This is not a normal post, but is instead a metaphorical story I wrote a few days ago and figured I’d post it.
What goes on in our heads? Tickles of thought creep through our minds without breaking through the surface most times, simply making ripples and barely breaking through our subconscious. We search the surface as a fisherman looking out at the perfectly placid waters of a beautiful cove at dawn. Glass except for faint ripples where something swims underneath.
We try to understand what happens beneath that beautiful surface, but how can we ever understand what happens when we’re looking from the surface? So how do we get into the water and go for a swim? And what happens if there are sharks?
There are sharks, believe me. They hunt us down and try to overwhelm us with their massive strength. Their fearsome jaws. Their masterful knowledge of the sea. They come in many shapes and sizes. Depression, fear, anger, jealousy, maliciousness. They are conniving and will pull the fisherman’s boat back to shore, will destroy the rudder, will do anything they can to keep the fisherman from control of his own destiny. What must he do then? His boat is no longer his because of these monsters. He must get out and swim with them.
When the fisherman dives into the salty water of tears that fill the mind, he is assaulted by the hundreds of fish that swim under him daily. Fish like love, beautiful visions, the thoughts of his children all grown up, memories of his wife on their honeymoon. He sees those same sharks that have been terrorizing his life are slowly eating up all of the beautiful fish and growing each time they do. He realizes that he absolutely must confront them, and if necessary, be swallowed up because he cannot allow all of these fish to be eaten up. He turns to one of the sharks, jealousy, and swims towards it. He feels the other sharks swimming behind him taking small nibbles off of himself. He keeps swimming towards the shark though, slowly being eaten.
What can he do? There seems to be nothing that he can do because each time he tries to catch one and deal with it, it swims just out of his grasp.
He should give up, shouldn’t he? He is overwhelmed by the size and strength of the sharks. They work like a pack, constantly taking bites out of him. He is frail now, his legs barely work, and his arms ache from the constant abuse of the sharks. Maybe he should have stayed on the boat and simply sat. He’d be safe then. Safe, while these sharks destroyed all of these beautiful fish. All of his beautiful fish. He would be stuck above with nothing but his own breath, and he would surely die then. For without beauty there is nothing.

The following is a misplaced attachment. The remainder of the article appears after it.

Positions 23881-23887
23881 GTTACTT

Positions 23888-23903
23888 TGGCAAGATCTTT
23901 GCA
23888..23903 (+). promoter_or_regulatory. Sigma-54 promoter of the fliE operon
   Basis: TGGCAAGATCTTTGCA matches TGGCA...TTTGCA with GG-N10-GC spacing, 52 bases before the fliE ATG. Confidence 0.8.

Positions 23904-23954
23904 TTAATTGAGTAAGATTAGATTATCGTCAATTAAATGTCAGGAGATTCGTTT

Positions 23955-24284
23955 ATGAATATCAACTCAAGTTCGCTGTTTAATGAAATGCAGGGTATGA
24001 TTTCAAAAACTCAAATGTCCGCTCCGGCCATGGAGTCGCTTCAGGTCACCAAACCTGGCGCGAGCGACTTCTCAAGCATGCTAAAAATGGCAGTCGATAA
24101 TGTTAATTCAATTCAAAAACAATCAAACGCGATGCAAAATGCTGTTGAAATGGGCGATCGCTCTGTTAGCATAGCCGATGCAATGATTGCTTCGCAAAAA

He finally gives in. He faces as many of them as he can, and stops. He knows that he’ll surely be bit, but he waits. He feels the bite. Feels the ache as the small daggers pierce his already agonized flesh. But he is not as weak as the shark thinks. He reaches behind himself and grabs the shark. Feels its sandpaper skin tearing at his hands. He grabs onto it and faces it. He yells, “Do your worst, but at least face me!” The shark does nothing. It stares at him through blank eyes. The eyes of death. The man still feels the other sharks bite him, but he knows that he at least has this one. Then the shark starts to shrink. It knows that it cannot live on this man anymore. It shrinks and disappears. Many of the fish that made up its food source return. Not all, but many. Many of the bites are miraculously healed. He has found his way.
The sharks are worried now. They still consider him food, but are hesitant to come close enough to bite. It takes days and weeks to catch all of them, but he finally does. In the end, much of his cove is back to the way it was before the sharks, and he is mostly the man he was before. There are scars, many scars, but he is also much stronger than he was.
The next few weeks he goes back out to his safe little cove and swims with these beautiful fish. He dives deep to find all of the fish and know them by name. And one day he sees a shark. It is a small shark, but he knows that if left alone, it will become just as horrible and terrifying as the others were. He quickly tears it apart. He now knows that there will never be an end to this. That he must always guard his cove from the dangerous sharks that come to destroy beauty and himself.